Elliott, S. (2011, March 15). When the marketing reach of social media backfires. The New York Times. Retrieved from http://www.nytimes.com/2011/03/16/business/media/16adco.html.

There’s an app for that!


Since there really isn’t a social media mobile application designed just for the automotive industry, Facebook is probably the top dog when it comes to social media apps in the auto industry. It’s the gateway social media tool, if you will, the starting point for us marketers just beginning their social media endeavor.

Facebook allows us as marketers to upload photos, videos and coupons, as well as link to other websites. It is the most open-ended social media tool, which is probably why it’s successful in driving products and services to customers. We can, for example, upload a coupon for a $19.95 state inspection special or 25% off their next oil change in order to drive automotive services to our customers. We’re able to upload photos and walk-around videos of new cars, plus, we can link to reviews, new car spy photos, manufacturers’ websites and more. We  can also maintain a dialogue with our customers and often ask questions that have absolutely nothing to do with business. One of my most favorite things about Facebook is that I can use it to connect my customers with each other and humanize myself, my dealership and my business. As often as possible, we try to snap photos of our customers and their families with their new vehicles. We take pictures of our clients’ dogs when they bring them in the showroom. We take photos of each other when we’re outside brushing snow off cars in the winter and tossing snowballs. We take photos of our team at the Making Strides walk, of construction on our new Volkswagen showroom, of townspeople at the grand opening of our Nissan showroom, of co-workers while we’re donating blood or eating lunch in the new cafe. We publicly congratulate our customers when they buy a new vehicle. We post all this on Facebook and we hope that people understand that we’re not scummy used car salesmen. We’re people too. And more than sales promos, coupons, mailers and cold calls, I think this is what makes Facebook most effective in driving business to our dealership.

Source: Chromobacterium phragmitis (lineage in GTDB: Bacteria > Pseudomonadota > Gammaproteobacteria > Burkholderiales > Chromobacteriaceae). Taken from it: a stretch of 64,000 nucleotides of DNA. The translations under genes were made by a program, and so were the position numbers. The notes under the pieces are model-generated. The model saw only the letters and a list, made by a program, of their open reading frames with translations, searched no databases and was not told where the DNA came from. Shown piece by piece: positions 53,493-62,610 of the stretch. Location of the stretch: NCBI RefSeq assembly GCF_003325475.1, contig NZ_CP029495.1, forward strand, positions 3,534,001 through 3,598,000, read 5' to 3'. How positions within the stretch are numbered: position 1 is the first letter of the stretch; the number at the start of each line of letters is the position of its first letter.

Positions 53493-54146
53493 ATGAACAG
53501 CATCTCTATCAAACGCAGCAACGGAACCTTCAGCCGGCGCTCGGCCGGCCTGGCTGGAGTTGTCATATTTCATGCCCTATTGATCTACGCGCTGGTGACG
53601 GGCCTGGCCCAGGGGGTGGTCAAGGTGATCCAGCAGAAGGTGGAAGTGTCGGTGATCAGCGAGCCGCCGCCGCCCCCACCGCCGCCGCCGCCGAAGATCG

Unfortunately, there’s no solid way to track our Facebook successes and failures. We can sort of tell what works and what doesn’t by the number of likes and comments on each post. We can check our Facebook analytics and occasionally our customers contact us through Facebook messages to schedule sales and service appointments.

I’m sure there’s an application or a service available to us to track the effectiveness of our Facebook site, but we have yet to reach that point in our social media campaign.